- Soups that are starch-based won’t taste very good after being frozen. If the soup has rice, noodles, or potatoes (except sweet potatoes) you will want to freeze those foods separate from the soup. You could also cook the starch separately and add it to the soup when reheating.
- Soups that are dairy-based will also not taste great after being frozen. If the soup calls for cheese, milk, sour cream, heavy cream, etc. add it when reheating rather than freezing it with the soup.
Just so you understand, I’ll list some soups below and indicate whether they are freezer-friendly or not and why:
- Broccoli Cheese Soup – NOT freezer-friendly because it has milk, heavy cream, and cheese
- Tomato Soup – Freezer-friendly unless it calls for milk (but you can freeze it without and add when reheating)
- Chicken Noodle Soup – NOT freezer-friendly unless you leave the noodles out and add them when reheating
- Split Pea Soup – Freezer-friendly (if your recipe calls for potatoes, leave them out and add when reheating)
How to Freeze and Thaw Soup in Mason Jars
Now let’s get on with the process of freezing the soup in mason jars.
When you are ready to fill the jars…
Once you have made your delicious pot of soup (or two!), there are a few things you can do to ensure that the mason jars you use do not crack once you put them in the freezer.
- Cool the soup in the fridge first (in the pot) before filling the jars
- Once the soup has cooled down you can fill the jars
- Use wide mouth jars since their shoulders are not as pronounced as regular mouth jars and they are easier to fill
- Leave some room at the top of each jar (2 inches is a good rule of thumb) for expansion in the freezer
- If you only have regular mouth jars, leave even more room for expansion
- Avoid using just any glass jar you have lying around your house (i.e. jars that once contained spaghetti sauce or jam) because they’re not as strong as real mason jars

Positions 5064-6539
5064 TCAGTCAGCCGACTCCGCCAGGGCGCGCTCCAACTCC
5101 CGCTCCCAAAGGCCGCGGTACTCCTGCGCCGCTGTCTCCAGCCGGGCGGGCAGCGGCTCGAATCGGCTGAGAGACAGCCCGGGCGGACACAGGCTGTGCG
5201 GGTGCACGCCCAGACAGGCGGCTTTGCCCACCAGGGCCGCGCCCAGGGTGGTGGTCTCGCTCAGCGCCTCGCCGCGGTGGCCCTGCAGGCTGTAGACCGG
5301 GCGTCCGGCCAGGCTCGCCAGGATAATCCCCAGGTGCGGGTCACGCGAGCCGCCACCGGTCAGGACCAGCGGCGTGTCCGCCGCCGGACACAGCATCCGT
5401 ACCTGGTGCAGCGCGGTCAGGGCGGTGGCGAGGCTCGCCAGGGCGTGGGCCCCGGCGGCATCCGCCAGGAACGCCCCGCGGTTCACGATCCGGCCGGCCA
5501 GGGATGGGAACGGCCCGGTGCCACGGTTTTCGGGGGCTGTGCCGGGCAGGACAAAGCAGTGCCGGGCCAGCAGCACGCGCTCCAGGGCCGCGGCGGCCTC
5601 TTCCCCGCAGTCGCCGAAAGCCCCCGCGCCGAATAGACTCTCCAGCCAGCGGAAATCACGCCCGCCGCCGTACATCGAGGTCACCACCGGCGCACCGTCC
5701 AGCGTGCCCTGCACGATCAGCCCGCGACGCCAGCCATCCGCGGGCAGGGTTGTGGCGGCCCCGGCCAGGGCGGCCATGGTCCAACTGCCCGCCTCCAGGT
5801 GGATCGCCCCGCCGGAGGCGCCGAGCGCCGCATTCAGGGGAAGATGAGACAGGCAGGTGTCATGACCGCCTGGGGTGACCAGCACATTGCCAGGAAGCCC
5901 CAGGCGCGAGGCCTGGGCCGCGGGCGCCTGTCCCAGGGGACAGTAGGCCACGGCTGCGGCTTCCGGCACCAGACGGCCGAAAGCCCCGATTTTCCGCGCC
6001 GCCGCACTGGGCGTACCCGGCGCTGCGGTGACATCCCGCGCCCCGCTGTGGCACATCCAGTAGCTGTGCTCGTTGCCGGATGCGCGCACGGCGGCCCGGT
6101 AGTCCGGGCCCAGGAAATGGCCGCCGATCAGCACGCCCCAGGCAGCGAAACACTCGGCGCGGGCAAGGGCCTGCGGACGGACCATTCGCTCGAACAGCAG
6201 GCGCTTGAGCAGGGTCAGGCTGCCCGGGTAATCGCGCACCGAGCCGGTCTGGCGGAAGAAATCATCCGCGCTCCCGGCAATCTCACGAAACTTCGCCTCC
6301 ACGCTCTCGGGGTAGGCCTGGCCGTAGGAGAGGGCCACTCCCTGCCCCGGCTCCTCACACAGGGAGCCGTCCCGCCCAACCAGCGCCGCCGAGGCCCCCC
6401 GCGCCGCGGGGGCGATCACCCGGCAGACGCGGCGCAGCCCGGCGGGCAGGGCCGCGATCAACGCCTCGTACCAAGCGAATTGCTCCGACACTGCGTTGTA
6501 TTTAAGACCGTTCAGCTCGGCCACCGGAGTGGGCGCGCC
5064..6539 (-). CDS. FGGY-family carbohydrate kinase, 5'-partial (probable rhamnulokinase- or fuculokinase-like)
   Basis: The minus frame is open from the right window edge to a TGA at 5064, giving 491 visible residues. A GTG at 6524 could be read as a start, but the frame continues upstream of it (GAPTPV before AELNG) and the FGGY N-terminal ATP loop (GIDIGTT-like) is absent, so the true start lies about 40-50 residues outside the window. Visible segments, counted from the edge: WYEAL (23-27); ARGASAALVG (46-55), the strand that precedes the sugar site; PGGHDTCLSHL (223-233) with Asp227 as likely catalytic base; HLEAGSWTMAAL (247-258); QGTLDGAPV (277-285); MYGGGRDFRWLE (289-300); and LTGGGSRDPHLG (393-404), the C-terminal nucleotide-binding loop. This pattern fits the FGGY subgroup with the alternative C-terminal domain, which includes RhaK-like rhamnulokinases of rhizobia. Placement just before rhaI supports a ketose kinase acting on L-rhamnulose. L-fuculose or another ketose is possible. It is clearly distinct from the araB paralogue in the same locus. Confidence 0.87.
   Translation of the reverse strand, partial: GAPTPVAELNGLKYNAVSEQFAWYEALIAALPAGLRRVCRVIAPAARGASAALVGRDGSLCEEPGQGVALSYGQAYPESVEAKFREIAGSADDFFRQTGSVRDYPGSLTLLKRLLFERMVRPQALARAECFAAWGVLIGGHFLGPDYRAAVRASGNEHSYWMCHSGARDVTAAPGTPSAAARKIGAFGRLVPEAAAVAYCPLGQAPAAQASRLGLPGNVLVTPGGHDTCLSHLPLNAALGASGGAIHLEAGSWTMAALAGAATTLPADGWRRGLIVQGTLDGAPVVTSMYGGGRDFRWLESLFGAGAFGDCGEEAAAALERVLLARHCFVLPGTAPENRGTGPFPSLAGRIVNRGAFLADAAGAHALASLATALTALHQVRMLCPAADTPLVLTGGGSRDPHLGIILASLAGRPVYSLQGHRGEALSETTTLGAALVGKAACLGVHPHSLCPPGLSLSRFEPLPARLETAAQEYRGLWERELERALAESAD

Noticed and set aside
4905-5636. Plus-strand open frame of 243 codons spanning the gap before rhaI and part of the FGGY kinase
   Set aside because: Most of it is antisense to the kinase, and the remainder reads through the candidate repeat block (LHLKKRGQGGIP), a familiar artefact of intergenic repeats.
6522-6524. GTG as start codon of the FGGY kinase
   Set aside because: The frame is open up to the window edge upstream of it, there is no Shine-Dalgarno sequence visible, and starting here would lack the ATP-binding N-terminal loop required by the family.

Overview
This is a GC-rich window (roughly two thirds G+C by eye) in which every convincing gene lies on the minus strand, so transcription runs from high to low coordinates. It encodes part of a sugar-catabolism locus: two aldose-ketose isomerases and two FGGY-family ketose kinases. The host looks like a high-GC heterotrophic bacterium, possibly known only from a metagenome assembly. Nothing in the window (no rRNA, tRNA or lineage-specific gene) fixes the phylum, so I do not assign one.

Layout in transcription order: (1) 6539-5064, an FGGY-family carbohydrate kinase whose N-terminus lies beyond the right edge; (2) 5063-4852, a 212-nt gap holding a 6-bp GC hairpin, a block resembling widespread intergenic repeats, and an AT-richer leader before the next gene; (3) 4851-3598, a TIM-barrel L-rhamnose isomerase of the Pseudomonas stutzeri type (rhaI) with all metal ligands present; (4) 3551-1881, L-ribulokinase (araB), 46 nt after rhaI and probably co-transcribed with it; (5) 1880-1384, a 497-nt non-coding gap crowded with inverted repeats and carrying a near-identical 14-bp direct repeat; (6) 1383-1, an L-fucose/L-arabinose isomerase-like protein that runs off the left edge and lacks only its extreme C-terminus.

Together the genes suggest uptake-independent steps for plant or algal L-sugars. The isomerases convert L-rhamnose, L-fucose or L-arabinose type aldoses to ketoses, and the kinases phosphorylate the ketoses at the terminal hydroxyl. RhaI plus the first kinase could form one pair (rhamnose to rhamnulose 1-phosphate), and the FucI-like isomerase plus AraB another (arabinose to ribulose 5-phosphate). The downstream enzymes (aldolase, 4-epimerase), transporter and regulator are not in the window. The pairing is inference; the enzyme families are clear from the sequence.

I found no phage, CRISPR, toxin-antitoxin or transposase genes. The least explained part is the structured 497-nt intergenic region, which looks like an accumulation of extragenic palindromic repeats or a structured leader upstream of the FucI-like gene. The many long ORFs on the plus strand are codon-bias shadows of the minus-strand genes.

To make things a bit easier when filling your jars with soup, you can use a ladle and a funnel.
Once the jars are filled…
Once all your jars are filled, it’s a good idea to put them in your fridge overnight to cool down completely.
Before freezing, make sure you label each jar with freezer tape, masking tape, or even washi tape. You can put the date that you made the soup or the date 3 months from then (I use the expiration date method so I know when to use my food by). And, finally, don’t forget to label each jar with the soup’s name.
The moment you’ve been waiting for…
When you put the jars in the freezer, do the following for crack-free jars:
- Leave the lid a bit loose or just put the flat part of the lid on until the jars are completely frozen
- Leave some space in between jars (if you’re looking at my pictures, do as I say, not as I do)
When you want to eat your soup…
When you are ready to use a jar of soup, here’s what you need to know as you thaw it in order to prevent cracking, because, yes, the jar can crack when going from an extreme cold temperature to a very warm one.
There are generally 3 ways you can thaw a mason jar full of soup.
- You can take the jar out of the freezer 1-3 days ahead of when you’ll need it and thaw it in the fridge.
- You can place the jar in cool water (either in your kitchen sink or in a pot) and change the water every 30 minutes.
- Once the soup has thawed on the outer edges, you can dump the entire contents of the jar into a pot and let it thaw quickly over medium low heat on the stove.
Phew! If you made it this far with your own soup, you did it! And you can tell all your friends about it, too!
I made a video for you to watch right here or you can watch it below.
You see? Freezing and thawing soup in mason jars can be a bit of a process if you’ve never done it before, but once you try it, you may never go back to freezing soup any other way!